In other words, don’t look for the Krusher to wilt or get flustered if Alvarez manages to add some upgrades to his boxing hard drive.
Boxing is often a reflection of life, and in the light heavyweight division one nation -- Russia -- boasts an extraordinary amount of influence. Three of the four belts are owned by Russians and two of them will be fighting on this double-header -- WBO titlist Sergey Kovalev (who will fight longtime WBC mandatory challenger Eleider Alvarez) and his WBA counterpart Dmitry Bivol, who will compete against onetime Kovalev opponent Isaac Chilemba. Left out of the mix -- for now -- is IBF king Artur Beterbiev, who is set to fight Callum Johnson in October to snap an 11-month hiatus.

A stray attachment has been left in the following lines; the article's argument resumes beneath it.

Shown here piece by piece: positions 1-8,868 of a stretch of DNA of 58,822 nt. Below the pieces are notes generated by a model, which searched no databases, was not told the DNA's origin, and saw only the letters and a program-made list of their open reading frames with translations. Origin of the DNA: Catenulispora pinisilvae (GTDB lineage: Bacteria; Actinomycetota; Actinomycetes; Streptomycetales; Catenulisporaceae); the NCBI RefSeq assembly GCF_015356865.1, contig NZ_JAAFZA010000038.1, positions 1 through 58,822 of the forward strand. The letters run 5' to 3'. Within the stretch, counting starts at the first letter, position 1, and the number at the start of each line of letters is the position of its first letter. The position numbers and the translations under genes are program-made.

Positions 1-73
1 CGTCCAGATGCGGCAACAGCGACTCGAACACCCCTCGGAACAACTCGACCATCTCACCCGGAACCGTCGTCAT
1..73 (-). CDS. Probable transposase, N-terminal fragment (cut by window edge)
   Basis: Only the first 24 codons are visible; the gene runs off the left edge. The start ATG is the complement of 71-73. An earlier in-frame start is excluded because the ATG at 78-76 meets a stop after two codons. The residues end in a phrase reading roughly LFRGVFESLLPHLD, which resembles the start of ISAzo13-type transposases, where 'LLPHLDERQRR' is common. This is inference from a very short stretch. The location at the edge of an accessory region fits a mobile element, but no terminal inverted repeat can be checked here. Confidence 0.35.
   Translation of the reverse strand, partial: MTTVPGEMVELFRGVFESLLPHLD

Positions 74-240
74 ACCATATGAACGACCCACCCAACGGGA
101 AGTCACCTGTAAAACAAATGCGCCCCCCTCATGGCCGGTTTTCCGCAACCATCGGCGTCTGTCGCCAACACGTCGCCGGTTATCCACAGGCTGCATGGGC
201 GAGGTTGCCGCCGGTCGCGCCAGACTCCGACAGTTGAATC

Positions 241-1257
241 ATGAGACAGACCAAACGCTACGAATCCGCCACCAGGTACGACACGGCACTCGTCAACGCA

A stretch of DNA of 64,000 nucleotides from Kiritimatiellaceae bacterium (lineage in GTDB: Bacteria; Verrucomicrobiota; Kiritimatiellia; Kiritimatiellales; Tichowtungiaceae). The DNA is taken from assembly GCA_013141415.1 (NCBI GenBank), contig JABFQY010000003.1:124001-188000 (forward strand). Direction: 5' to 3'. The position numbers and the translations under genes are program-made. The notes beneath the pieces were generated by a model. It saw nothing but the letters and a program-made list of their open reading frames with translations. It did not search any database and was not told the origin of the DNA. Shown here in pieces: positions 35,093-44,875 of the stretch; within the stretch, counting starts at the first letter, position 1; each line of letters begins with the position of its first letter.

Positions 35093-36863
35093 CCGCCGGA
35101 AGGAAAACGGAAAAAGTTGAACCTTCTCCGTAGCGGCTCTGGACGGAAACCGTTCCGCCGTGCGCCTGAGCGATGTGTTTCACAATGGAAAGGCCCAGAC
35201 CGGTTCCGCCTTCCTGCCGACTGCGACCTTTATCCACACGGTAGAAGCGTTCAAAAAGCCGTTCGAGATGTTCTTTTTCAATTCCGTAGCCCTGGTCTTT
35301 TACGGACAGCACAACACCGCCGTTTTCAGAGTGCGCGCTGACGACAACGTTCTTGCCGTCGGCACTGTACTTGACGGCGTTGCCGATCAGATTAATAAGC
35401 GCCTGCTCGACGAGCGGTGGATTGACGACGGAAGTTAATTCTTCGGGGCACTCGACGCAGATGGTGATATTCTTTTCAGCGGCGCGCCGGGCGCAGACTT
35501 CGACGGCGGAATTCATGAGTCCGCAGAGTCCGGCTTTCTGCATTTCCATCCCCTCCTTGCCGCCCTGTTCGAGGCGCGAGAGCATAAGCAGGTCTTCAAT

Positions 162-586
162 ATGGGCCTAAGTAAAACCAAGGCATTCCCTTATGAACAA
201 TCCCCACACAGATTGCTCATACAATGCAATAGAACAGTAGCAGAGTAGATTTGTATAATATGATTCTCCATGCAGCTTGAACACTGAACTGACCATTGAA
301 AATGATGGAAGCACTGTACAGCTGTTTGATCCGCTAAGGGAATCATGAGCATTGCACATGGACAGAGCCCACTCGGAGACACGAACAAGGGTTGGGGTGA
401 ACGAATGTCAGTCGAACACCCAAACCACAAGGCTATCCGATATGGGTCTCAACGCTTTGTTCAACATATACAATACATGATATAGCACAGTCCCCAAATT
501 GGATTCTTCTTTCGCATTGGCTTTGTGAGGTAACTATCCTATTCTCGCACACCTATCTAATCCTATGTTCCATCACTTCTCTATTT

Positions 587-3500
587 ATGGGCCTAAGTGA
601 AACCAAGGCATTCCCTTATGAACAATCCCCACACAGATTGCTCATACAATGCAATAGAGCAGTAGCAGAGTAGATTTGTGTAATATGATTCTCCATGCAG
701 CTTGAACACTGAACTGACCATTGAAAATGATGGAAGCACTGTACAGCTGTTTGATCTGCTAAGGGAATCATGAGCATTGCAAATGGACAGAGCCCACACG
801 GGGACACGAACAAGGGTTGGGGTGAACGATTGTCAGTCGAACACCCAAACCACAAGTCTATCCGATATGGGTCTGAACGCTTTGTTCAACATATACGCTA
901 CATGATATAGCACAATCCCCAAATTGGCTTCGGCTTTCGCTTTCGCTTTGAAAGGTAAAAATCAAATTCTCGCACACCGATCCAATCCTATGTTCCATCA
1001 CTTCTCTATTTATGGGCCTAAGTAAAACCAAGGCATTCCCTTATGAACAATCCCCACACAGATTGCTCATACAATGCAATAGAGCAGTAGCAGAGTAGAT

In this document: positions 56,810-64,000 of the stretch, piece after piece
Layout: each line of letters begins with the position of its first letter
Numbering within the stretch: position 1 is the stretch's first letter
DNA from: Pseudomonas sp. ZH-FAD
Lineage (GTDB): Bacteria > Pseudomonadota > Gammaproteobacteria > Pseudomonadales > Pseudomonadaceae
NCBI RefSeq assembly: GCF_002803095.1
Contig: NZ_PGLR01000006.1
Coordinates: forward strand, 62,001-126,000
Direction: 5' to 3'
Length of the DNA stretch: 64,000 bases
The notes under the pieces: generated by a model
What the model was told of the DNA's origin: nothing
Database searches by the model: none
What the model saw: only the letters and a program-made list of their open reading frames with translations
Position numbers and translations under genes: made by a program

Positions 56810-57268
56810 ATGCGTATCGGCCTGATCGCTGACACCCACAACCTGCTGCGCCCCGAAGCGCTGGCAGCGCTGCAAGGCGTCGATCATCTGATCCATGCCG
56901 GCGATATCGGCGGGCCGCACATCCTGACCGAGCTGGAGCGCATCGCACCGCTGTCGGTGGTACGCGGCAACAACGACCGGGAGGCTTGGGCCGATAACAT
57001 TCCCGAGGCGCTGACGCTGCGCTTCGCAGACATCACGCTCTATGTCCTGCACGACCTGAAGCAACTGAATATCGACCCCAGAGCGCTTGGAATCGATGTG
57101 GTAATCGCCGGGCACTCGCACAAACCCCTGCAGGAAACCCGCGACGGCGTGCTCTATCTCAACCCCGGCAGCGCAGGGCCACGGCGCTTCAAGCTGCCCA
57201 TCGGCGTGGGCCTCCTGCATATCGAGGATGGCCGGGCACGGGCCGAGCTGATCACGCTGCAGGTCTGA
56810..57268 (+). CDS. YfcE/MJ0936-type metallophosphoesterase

While Kovalev hopes to maintain his nation's "Iron Curtain" over the 175-pounders, Alvarez, just a year younger than the 35-year-old champion, is finally getting a title opportunity after the mandatory challenger for WBC titlist Adonis Stevenson failed to nail down a match for nearly three years. Yes, Alvarez fought multiple mandatories to cement his status, but he also accepted step-aside money to allow "Superman" to fight others for more money. When it became clear Alvarez wasn't going to fight Stevenson, he jumped at the chance to fight Kovalev. Unfortunately for Alvarez, he'll be doing so following a career-long 14-month layoff.
Resurrecting the Beast